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    By Fiona Bawden, Times Online (8th May 2007)

    “Steve Connor, a student at City Law School, is a man on a mission. Six years ago he was a fairly directionless 27-year-old. Today, as well as taking the Bar Vocational Course, he is chairman of the National Centre for Domestic Violence, a ground-breaking organisation that he dragged into existence after a friend could not get legal help to protect her from an abusive partner.

    Connor’s route to the Bar has been circuitous. In 2001 he returned from a year in Australia (he says that he would not dignify describing it as a gap year), and took a job as a process server in South London. The job (“I just saw it advertised in the paper”) was not quite as dull as it sounds. On one occasion he was threatened with a machete, on another, he was nearly stabbed by a man he had arranged to meet on Clapham Common to serve with a non-molestation order: “He’d seemed really friendly on the phone…”

    The turning point in his life came when a friend, who was being abused by her partner, turned to him for support. Connor went with her to the police. She did not want to press criminal charges so the police suggested that she visit a solicitor to take out a civil injunction. “We must have seen 12 solicitors in a morning. We just went from one to the next to the next to the next. Everyone was very eager to help until we sat down to fill in the forms for the legal aid means test,” he says. The woman, who had a small child, did not qualify for public funding. But, Connor says, her financial situation as it appeared on paper did not bear any relation to her financial situation in reality. “She had a part-time job and she and her partner owned their home. Yet she didn’t have any money. Her boyfriend was very controlling and controlled all the money; he kept the chequebooks and didn’t let her have access to the bank account.”

    The injustice of the situation got under Connor’s skin. “I just couldn’t believe that there was no help available to people who did not qualify for public funds but could not afford to pay.

    I just kept feeling that this must be able to be sorted if only someone would address it.”That “someone” turned out to be him.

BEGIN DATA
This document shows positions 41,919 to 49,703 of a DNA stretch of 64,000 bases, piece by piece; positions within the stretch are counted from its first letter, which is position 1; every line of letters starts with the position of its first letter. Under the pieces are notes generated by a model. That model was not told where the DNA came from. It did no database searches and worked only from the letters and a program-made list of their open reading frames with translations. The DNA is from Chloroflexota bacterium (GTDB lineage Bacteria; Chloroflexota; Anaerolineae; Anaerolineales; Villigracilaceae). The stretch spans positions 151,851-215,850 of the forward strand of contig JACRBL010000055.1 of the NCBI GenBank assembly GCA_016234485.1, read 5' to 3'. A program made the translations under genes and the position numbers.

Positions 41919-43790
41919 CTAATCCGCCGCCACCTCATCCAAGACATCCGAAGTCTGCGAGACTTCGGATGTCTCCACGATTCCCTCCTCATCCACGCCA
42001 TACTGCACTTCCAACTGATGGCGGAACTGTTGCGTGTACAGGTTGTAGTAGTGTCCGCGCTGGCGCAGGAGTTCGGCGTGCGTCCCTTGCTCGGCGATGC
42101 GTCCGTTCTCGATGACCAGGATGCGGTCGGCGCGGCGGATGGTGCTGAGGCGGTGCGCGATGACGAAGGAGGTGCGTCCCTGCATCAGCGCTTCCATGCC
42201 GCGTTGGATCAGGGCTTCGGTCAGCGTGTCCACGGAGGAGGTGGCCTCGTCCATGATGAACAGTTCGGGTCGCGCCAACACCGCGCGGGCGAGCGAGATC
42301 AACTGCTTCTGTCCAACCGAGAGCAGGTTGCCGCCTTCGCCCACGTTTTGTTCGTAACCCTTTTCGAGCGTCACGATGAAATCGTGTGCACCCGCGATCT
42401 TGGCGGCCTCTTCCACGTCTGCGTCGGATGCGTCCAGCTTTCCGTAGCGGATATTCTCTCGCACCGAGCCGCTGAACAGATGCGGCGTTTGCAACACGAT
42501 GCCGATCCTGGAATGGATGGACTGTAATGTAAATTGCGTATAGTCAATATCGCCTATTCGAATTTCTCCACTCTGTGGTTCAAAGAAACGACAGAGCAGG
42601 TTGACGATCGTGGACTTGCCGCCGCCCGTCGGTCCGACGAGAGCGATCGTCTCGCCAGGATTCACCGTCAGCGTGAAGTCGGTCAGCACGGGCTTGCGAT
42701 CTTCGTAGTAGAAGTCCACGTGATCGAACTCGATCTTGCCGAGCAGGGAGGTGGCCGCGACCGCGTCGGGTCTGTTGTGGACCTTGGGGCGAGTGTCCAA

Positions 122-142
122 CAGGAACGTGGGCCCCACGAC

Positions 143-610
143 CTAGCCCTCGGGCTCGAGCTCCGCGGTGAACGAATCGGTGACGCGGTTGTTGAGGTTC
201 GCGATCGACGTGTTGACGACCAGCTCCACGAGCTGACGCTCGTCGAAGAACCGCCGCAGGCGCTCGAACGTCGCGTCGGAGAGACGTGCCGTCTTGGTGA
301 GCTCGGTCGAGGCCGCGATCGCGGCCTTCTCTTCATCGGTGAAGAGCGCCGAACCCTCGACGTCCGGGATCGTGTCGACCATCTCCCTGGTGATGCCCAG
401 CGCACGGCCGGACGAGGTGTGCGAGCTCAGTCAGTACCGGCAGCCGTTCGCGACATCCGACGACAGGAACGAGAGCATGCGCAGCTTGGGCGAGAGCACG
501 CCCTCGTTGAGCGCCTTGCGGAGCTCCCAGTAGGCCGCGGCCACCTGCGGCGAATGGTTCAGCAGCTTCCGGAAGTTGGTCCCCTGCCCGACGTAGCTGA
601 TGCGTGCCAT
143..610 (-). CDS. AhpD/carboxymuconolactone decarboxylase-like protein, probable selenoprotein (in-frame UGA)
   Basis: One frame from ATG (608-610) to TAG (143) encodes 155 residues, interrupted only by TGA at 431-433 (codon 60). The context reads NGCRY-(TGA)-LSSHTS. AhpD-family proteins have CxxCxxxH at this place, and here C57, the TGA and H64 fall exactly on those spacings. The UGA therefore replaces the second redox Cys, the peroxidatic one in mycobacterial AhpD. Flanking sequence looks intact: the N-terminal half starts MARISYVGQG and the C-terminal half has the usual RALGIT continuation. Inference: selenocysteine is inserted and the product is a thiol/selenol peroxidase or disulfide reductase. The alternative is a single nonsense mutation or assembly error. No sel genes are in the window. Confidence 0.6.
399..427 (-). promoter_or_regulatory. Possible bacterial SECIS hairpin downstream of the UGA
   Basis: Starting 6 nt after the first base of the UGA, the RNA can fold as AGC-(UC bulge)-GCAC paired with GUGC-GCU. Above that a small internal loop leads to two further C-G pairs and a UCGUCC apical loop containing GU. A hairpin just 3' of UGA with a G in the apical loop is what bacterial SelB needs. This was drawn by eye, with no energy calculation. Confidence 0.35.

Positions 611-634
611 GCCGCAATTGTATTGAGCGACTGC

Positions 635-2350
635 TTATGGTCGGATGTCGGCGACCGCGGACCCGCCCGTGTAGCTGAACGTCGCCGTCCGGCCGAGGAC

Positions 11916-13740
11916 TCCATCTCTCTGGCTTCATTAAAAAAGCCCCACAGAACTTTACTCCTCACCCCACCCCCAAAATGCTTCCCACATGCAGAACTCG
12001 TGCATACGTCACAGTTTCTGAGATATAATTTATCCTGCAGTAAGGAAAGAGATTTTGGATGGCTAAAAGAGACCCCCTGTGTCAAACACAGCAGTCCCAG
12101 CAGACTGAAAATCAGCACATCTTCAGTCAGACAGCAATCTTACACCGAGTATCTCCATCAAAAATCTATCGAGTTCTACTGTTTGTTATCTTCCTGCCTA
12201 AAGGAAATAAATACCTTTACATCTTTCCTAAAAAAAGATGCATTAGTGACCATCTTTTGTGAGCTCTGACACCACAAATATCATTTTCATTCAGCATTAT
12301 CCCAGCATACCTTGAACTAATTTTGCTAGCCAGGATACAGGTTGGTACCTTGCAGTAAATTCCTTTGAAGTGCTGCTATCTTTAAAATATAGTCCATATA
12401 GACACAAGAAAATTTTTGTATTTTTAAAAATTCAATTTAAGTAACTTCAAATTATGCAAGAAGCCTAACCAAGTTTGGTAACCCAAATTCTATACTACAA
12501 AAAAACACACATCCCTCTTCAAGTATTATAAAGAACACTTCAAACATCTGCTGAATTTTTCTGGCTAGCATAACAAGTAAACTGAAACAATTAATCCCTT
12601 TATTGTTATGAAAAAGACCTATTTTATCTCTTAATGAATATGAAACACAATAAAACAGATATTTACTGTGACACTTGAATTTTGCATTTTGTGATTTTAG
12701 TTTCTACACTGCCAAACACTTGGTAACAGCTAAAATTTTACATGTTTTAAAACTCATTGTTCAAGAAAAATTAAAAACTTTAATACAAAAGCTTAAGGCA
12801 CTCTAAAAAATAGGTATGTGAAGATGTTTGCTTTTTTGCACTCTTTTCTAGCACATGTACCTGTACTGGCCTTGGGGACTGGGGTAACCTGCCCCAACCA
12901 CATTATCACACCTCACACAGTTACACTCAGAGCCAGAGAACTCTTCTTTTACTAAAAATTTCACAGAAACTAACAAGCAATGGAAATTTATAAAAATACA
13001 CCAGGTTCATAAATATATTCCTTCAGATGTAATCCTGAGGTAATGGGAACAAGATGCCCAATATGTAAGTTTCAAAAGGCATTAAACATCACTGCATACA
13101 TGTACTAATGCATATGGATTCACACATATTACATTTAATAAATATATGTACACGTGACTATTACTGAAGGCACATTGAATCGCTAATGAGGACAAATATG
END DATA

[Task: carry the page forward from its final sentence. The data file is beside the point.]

In 2002, thanks entirely to Connor’s doggedness, the London Centre for Domestic Violence was formed. It started out with him and a friend, but is now a national organisation, covering 27 counties, and has helped approximately 10,000 victims last year to take out injunctions against their partners.

    NCDV now has nine full-time staff, 12 permanent volunteers and has trained over 5000 law and other students as McKenzie Friends to accompany unrepresented victims into court. We have also trained over 8000 police officers in civil remedies available regarding domestic violence. The National Centre for Domestic Violence (NCDV) has branches in London, Guildford and Manchester and is on track to have branches in 16 areas within the next two years.

    NCDV specialises exclusively in domestic violence work and could be characterised as a cross between McDonald’s and Claims Direct. The high degree of specialisation means that its processes are streamlined: clients can be seen quickly and the work is done speedily and cheaply. “Sometimes, we will have one of our trained McKenzie Friends at a court doing 10 applications in one day,” Connor says.

    Clients are not charged for the service. NCDV staff take an initial statement: clients who qualify for legal aid are referred to a local firm; those that don’t get free help from the centre itself. It runs on a shoestring, heavily reliant on volunteers and capping staff salaries at £18,000 a year.

    Steve expects to qualify as a barrister this summer and hopes that having a formal legal qualification will give the centre added clout. “We are already acknowledged as experts and consulted at a high level, so I thought it would be helpful if I could back that up by being able to say I’m a barrister,” he says. He is just about to complete a one-year full-time BVC course at the City Law School (formerly the Inns of Court Law School) and, all being well, should be called to the Bar in July. Although Connor sees his long-term future as a barrister, he says that he has no immediate plans to practise. “I want to get NCDV running on a fully national level. Then I may take a step back and have a career at the Bar.”